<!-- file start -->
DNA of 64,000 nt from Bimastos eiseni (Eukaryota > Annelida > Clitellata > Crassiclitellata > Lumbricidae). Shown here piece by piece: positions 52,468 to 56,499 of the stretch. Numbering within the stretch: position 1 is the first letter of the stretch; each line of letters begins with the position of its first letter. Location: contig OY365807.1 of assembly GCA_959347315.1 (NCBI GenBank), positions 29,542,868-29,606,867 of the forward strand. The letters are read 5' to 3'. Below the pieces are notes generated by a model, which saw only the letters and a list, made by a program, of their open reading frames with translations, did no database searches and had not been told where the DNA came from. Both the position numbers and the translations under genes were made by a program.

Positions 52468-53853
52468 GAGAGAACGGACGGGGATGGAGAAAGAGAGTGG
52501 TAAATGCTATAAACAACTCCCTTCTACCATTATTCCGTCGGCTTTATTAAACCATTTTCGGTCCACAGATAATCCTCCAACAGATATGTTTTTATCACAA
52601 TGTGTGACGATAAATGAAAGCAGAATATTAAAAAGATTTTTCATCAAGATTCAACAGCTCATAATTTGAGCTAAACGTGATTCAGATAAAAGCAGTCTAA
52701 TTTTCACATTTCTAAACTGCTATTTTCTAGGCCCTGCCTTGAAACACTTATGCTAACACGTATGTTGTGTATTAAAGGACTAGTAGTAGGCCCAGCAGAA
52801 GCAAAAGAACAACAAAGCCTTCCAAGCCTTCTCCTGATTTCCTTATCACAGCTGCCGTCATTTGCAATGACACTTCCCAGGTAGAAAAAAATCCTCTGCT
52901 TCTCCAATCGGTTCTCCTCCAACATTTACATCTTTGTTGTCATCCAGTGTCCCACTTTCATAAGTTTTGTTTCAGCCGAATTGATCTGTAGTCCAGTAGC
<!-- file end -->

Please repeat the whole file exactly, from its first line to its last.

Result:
DNA of 64,000 nt from Bimastos eiseni (Eukaryota > Annelida > Clitellata > Crassiclitellata > Lumbricidae). Shown here piece by piece: positions 52,468 to 56,499 of the stretch. Numbering within the stretch: position 1 is the first letter of the stretch; each line of letters begins with the position of its first letter. Location: contig OY365807.1 of assembly GCA_959347315.1 (NCBI GenBank), positions 29,542,868-29,606,867 of the forward strand. The letters are read 5' to 3'. Below the pieces are notes generated by a model, which saw only the letters and a list, made by a program, of their open reading frames with translations, did no database searches and had not been told where the DNA came from. Both the position numbers and the translations under genes were made by a program.

Positions 52468-53853
52468 GAGAGAACGGACGGGGATGGAGAAAGAGAGTGG
52501 TAAATGCTATAAACAACTCCCTTCTACCATTATTCCGTCGGCTTTATTAAACCATTTTCGGTCCACAGATAATCCTCCAACAGATATGTTTTTATCACAA
52601 TGTGTGACGATAAATGAAAGCAGAATATTAAAAAGATTTTTCATCAAGATTCAACAGCTCATAATTTGAGCTAAACGTGATTCAGATAAAAGCAGTCTAA
52701 TTTTCACATTTCTAAACTGCTATTTTCTAGGCCCTGCCTTGAAACACTTATGCTAACACGTATGTTGTGTATTAAAGGACTAGTAGTAGGCCCAGCAGAA
52801 GCAAAAGAACAACAAAGCCTTCCAAGCCTTCTCCTGATTTCCTTATCACAGCTGCCGTCATTTGCAATGACACTTCCCAGGTAGAAAAAAATCCTCTGCT
52901 TCTCCAATCGGTTCTCCTCCAACATTTACATCTTTGTTGTCATCCAGTGTCCCACTTTCATAAGTTTTGTTTCAGCCGAATTGATCTGTAGTCCAGTAGC